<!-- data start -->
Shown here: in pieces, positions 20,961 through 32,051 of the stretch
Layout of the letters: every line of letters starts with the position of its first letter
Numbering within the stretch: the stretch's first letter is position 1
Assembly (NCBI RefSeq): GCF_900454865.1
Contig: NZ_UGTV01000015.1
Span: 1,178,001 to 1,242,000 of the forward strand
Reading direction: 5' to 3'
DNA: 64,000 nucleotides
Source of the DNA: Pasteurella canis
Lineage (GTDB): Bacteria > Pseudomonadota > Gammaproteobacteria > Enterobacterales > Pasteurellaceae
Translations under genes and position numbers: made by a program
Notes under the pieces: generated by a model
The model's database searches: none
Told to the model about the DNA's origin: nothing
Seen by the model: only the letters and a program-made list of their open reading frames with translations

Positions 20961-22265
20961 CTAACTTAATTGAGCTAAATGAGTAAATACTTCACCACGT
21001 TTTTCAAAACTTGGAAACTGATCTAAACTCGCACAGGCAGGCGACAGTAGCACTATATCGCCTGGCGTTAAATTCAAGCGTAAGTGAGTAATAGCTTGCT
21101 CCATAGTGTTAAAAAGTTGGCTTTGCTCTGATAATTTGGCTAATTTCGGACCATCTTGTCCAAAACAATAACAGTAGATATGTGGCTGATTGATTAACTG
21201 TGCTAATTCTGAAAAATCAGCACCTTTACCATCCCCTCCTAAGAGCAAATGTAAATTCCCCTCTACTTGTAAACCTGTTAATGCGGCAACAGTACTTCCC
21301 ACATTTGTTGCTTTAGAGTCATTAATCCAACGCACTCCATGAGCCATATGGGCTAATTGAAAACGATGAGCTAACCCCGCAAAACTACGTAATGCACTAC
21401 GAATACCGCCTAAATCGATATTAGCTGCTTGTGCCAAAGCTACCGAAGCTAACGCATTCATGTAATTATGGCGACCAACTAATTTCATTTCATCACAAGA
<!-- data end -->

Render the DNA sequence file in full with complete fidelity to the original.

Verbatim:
Shown here: in pieces, positions 20,961 through 32,051 of the stretch
Layout of the letters: every line of letters starts with the position of its first letter
Numbering within the stretch: the stretch's first letter is position 1
Assembly (NCBI RefSeq): GCF_900454865.1
Contig: NZ_UGTV01000015.1
Span: 1,178,001 to 1,242,000 of the forward strand
Reading direction: 5' to 3'
DNA: 64,000 nucleotides
Source of the DNA: Pasteurella canis
Lineage (GTDB): Bacteria > Pseudomonadota > Gammaproteobacteria > Enterobacterales > Pasteurellaceae
Translations under genes and position numbers: made by a program
Notes under the pieces: generated by a model
The model's database searches: none
Told to the model about the DNA's origin: nothing
Seen by the model: only the letters and a program-made list of their open reading frames with translations

Positions 20961-22265
20961 CTAACTTAATTGAGCTAAATGAGTAAATACTTCACCACGT
21001 TTTTCAAAACTTGGAAACTGATCTAAACTCGCACAGGCAGGCGACAGTAGCACTATATCGCCTGGCGTTAAATTCAAGCGTAAGTGAGTAATAGCTTGCT
21101 CCATAGTGTTAAAAAGTTGGCTTTGCTCTGATAATTTGGCTAATTTCGGACCATCTTGTCCAAAACAATAACAGTAGATATGTGGCTGATTGATTAACTG
21201 TGCTAATTCTGAAAAATCAGCACCTTTACCATCCCCTCCTAAGAGCAAATGTAAATTCCCCTCTACTTGTAAACCTGTTAATGCGGCAACAGTACTTCCC
21301 ACATTTGTTGCTTTAGAGTCATTAATCCAACGCACTCCATGAGCCATATGGGCTAATTGAAAACGATGAGCTAACCCCGCAAAACTACGTAATGCACTAC
21401 GAATACCGCCTAAATCGATATTAGCTGCTTGTGCCAAAGCTACCGAAGCTAACGCATTCATGTAATTATGGCGACCAACTAATTTCATTTCATCACAAGA